Ron says he is thankful to the state police and Schubert for solving his sister's decades-old murder.
Editor's note: This article was originally published on April 26, 2022. It has since been updated.
Trigger warning: This story mentions details of abuse and murder of a minor that may be disturbing to readers.
On March 18, 1964, over 57 years ago, the death of then 9-year-old Marise Chiverella became the most notorious unsolved murder in the whole of Pennsylvania. According to PEOPLE, the third-grader had set off by herself on the 10-minute walk to St. Joseph's Parochial School in blue-collar Hazleton at around 8 am on that ill-fated day without her four siblings because she wanted to get to school early to deliver cans of pears and beets to Sister Josephine in honor of her teacher's Feast Day.
Around 1 pm the same day, a man who was teaching his teenage nephew how to drive near an abandoned strip mine turned garbage dump noticed what they thought was a large doll lying on top of the refuse.
It wasn't a doll, it was Maise. Her hands were tied together with one of her shoelaces and her ankles with the other. She had been sexually assaulted and strangled to death. At the time, investigations were launched, and several people were questioned by the state police, including a priest, who had been suspected in a murder in Bristol, Pa., as well as a local exhibitionist who committed suicide after he was asked to come in for a polygraph test. But they didn't arrest a single person.
"It seemed like everybody could have committed this crime," Pennsylvania State Police Corporal Mark Baron said. "There were a lot of messed up people back in the early 1960s."
Since the murder, Marise's parents, Carmen and Mary, died without knowing who had killed their jump-rope-loving, organ-playing, little girl who aspired to be a nun.
How a College Student Cracked the 57-Year-Old Unsolved Murder of a 9-Year-Old Pennsylvania Girl https://t.co/IYpdW3wkwJ— People (@people) April 22, 2022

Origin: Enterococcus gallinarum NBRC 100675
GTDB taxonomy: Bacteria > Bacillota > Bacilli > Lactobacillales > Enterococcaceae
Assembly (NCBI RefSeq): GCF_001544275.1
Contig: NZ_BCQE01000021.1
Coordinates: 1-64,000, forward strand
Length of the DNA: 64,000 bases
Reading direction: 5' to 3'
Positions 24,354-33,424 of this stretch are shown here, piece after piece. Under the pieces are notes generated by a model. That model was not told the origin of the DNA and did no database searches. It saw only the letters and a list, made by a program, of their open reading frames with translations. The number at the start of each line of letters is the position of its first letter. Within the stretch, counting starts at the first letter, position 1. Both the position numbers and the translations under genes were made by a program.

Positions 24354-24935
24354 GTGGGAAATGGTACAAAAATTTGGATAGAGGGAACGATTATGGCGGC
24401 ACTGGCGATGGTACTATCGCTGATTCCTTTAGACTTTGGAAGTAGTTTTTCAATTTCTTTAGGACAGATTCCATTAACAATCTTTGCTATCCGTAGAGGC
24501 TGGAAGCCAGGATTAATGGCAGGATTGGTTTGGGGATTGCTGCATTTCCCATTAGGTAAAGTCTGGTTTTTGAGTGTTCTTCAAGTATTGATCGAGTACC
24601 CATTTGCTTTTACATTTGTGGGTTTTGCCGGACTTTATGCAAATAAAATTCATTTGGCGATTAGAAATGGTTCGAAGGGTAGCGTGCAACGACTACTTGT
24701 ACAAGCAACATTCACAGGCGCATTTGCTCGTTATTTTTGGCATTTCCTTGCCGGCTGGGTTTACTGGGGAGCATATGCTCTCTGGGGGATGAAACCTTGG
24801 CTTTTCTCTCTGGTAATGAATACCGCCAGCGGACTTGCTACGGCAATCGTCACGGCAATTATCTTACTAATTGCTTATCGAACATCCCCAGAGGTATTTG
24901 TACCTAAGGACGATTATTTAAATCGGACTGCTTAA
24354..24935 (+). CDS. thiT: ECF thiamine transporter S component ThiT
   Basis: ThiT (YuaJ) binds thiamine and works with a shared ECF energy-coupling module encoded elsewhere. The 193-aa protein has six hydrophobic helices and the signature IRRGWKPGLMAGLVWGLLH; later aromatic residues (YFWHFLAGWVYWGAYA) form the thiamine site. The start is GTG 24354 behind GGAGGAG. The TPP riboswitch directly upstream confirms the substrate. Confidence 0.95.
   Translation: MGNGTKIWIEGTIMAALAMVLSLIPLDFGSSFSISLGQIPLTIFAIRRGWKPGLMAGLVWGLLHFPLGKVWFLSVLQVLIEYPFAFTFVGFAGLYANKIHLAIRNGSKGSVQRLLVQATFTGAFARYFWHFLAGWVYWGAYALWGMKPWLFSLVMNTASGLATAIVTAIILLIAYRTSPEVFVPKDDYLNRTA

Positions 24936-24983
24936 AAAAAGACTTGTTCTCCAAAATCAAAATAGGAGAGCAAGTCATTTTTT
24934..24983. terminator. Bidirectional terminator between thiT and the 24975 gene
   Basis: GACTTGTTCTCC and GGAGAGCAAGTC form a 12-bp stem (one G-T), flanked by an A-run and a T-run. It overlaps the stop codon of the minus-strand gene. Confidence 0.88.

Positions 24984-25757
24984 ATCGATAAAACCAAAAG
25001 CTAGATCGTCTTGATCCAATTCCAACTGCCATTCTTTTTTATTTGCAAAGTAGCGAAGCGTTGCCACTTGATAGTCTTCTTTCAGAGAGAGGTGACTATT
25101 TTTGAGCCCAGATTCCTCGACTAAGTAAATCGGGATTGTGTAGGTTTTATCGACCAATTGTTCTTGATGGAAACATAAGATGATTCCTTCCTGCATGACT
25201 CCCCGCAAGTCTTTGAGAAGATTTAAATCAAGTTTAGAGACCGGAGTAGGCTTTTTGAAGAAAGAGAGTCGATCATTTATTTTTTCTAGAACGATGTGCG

"She and I used to tease each other, but we had a special relationship between us," says Marise's older brother Ron. "Little sister and I was the older brother. I used to get my back scratched, so she'd scratch my back, and then we would all take advantage of her on that one too. She used to bite her nails, but she would scratch our backs and so forth. She got to a point where she learned that she would be able to ask for a quarter or nickel back then for her time. But she did it out of love."
After her death, says Ron, the family was "in a state of desperation."
He vividly remembers the day after they found Marise, back in 1964. "The house was in chaos," he says. "People screaming, crying, rolling around, literally, on the floor, some of the aunts, because of the horror of it all. My mother was totally in shock. The family doctor was there administering some type of sedative to her. My father was like a zombie. It was horrible, even to just try and describe."
Two years ago, with no hope in sight, the police department decided to approach a "kid" to help them out. The "kid" was 18-year-old college freshman Eric Schubert—now 21—who did genealogical research as a hobby, mostly helping people draw their family trees but also working with law enforcement to search for suspects.
Schubert had read in the newspaper about the efforts to find the girl's killer, so he reached out to offer his services. "I just figured I'd send them an email and say, 'I'd love to help if I'm not stepping on any toes because I like to think I know what I'm doing'," Schubert says.
The cops decide to meet him and were impressed that he came prepared. He even had a portfolio, said Baron, the lead investigator on the Chiverella case. Still, Baron says, after listening to what Schubert had to say, "we walked away thinking the kid was on point."
"It reenergized a lot of people and gave us new hope, and then it was full speed ahead," says Baron. "He's calling my phone here in the office, and then later on it was text messages, and cell phone calls. But I would say emails multiple times a day. Once we brought him on board, he didn't stop."
Finally, after spending close to 20 hours a week for nearly 18 weeks, Schubert closed in on a local bartender named James Forte, who had a criminal record but was never considered a suspect. Forte died of natural causes in 1980 at age 38.
Today was one of the most meaningful days of my life. I announced, with the @PAStatePolice, that we had solved the cold case homicide of Marise Ann Chiverella.— Eric Schubert (@ESGenealogy) February 10, 2022
So thankful I was able to help — Marise’s family now having answers is priceless to me. I will forever remember her. pic.twitter.com/uK02wsIw9J
The evidence provided to the court was compelling enough and they were allowed to exhume his body. A DNA sample removed from the clothing Marise wore the day she died was a positive match to Forte's.
The teen did a lot to get to the bottom of the case, but he says he is "just so relieved for the family," says Schubert.
Ron says he is thankful to the state police and Schubert for solving his sister's decades-old murder. "There's an emptiness there that's never going to change," he says. "But now that we do know, that helped close that door, which is a blessing."
Cover Image Source: Twitter | Eric Schubert (@ESGenealogy)